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news-86547 Tue, 03 Apr 2018 12:00:00 +0200 Cray Commissioned to Deliver FPGA-Accelerated Supercomputer to Paderborn University about-pc2/announcements/news-events/article/news/cray-commissioned-to-deliver-fpga-accelerated-supercomputer-to-paderborn-university/ Paderborn University announced today that it has selected a Cray® CS500™ cluster system as its next-generation supercomputer. This procurement is the first phase of the Noctua project in which a multi-petaflop-system with a total budget of 10M euros will be commissioned until 2022. The initial high-performance computing (HPC) system provides academic researchers from Paderborn University and nationwide with computing resources primarily for computational material science, optoelectronics and photonics, and computer system research. The system is expected to go into production in 2018. PADERBORN, April 3, 2018 — Paderborn University announced today that it has selected a Cray® CS500™ cluster system as its next-generation supercomputer. This procurement is the first phase of the Noctua project in which a multi-petaflop-system with a total budget of 10M euros will be commissioned until 2022. The initial high-performance computing (HPC) system provides academic researchers from Paderborn University and nationwide with computing resources primarily for computational material science, optoelectronics and photonics, and computer system research. The system is expected to go into production in 2018.

Translating the continuous innovation in HPC technologies into meaningful benefits for researchers requires a close collaboration of technology providers, method and code developers, and users. "Cray has a reputation both as a technology pioneer and for pushing the boundaries of supercomputing unlike any other IT company," said Prof. Dr. Christian Plessl, director and head of the board of Paderborn Center for Parallel Computing (PC²). "Cray is an ideal partner for delivering the computing power required by our users and for collaborating with PC² in forward-looking HPC systems research."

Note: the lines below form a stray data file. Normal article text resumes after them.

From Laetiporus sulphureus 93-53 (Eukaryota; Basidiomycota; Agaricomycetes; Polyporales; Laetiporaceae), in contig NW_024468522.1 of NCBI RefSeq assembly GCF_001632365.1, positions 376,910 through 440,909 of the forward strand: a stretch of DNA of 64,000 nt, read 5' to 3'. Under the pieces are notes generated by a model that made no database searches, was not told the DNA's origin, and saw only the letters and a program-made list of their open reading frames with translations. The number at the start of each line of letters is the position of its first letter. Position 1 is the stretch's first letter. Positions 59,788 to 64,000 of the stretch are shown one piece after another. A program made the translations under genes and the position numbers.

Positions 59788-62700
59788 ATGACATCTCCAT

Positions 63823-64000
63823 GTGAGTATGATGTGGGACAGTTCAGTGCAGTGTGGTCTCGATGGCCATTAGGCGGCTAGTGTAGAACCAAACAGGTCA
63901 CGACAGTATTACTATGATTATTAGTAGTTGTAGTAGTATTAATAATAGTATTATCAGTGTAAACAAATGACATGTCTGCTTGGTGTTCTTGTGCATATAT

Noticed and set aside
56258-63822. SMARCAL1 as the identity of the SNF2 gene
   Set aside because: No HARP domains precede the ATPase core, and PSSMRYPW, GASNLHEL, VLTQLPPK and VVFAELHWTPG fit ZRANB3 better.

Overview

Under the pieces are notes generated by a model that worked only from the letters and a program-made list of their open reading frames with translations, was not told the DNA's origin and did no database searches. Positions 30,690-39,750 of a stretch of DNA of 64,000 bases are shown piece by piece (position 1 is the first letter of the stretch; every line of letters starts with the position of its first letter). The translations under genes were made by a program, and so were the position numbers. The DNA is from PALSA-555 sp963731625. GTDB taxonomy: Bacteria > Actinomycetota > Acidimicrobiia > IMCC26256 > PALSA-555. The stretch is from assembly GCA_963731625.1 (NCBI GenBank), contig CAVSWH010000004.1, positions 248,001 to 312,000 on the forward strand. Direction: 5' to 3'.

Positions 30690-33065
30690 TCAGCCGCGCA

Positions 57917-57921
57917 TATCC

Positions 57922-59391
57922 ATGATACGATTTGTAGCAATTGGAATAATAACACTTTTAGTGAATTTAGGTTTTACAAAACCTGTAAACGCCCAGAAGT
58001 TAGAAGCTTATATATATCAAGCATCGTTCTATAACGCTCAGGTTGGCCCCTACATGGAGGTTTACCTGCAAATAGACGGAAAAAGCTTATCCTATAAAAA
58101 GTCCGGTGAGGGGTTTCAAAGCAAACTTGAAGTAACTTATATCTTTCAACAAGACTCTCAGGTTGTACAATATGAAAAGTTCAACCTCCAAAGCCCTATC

A distinctive feature of the cluster is the deployment of 32 FPGA accelerators featuring the latest generation Intel® Stratix® 10 FPGAs, placing it at the very top of academic HPC production systems with state-of-the-art FPGAs. The selected FPGAs, with 5,760 variable-precision DSP blocks each, are well suited to floating-point heavy scientific computations. They reached general availability just in time to be installed in the Noctua cluster. A first set of applications that benefit from FPGA acceleration is currently ported and was reengineered in close cooperation with computational scientists. This infrastructure will be used to study the potential of FPGAs for energy-efficient scientific computing, allowing PC² to maintain its leading role in establishing this technology in HPC. “Cray is dedicated to supporting academic researchers around the world in achieving their initiatives and we are pleased that Cray’s system provides the flexibility in supporting state-of-the-art FPGAs for scientific computing,” said Pascal Barbolosi, vice president of EMEA sales at Cray. “This latest commission will allow Cray to support Paderborn University researchers with this exciting phase of their computer system research.”

The Cray® CS500™ system will be installed at the Paderborn Center for Parallel Computing. It is expected that the new system will deliver triple the performance of the previous flagship system, OCuLUS. The new supercomputer will be deployed with 272 dual-socket compute nodes powered by Intel's latest generation Xeon® Skylake processors. The used 20-core CPUs are the highest-performing of Intel’s Xeon Gold portfolio. Overall, the system will provide a total of 11,000 cores and 51 TB RAM. The system is connected by a 100 Gbps Intel® OmniPath interconnect supporting highly parallel MPI applications.

Additionally, a Cray® ClusterStor™ L300N storage appliance will be installed. The combination of Lustre®, GridRAID and the NXD flash accelerator technology will offer 720 TB of highly reliable storage for I/O-intensive compute jobs. "With the updated HPC system our users will again have the latest HPC technology with the most powerful computing nodes available," said Dr. Jens Simon, manager of HPC systems and services at the Paderborn Center for Parallel Computing.

When signing the purchase agreement, operations vice president Dr. Simone Probst emphasized the importance of the supercomputer for the strategy of Paderborn University. "It is essential that we enable our researchers to perform world-class research by providing them with powerful computing resources. The university as a whole also profits from this infrastructure in the competition to attract the best talent."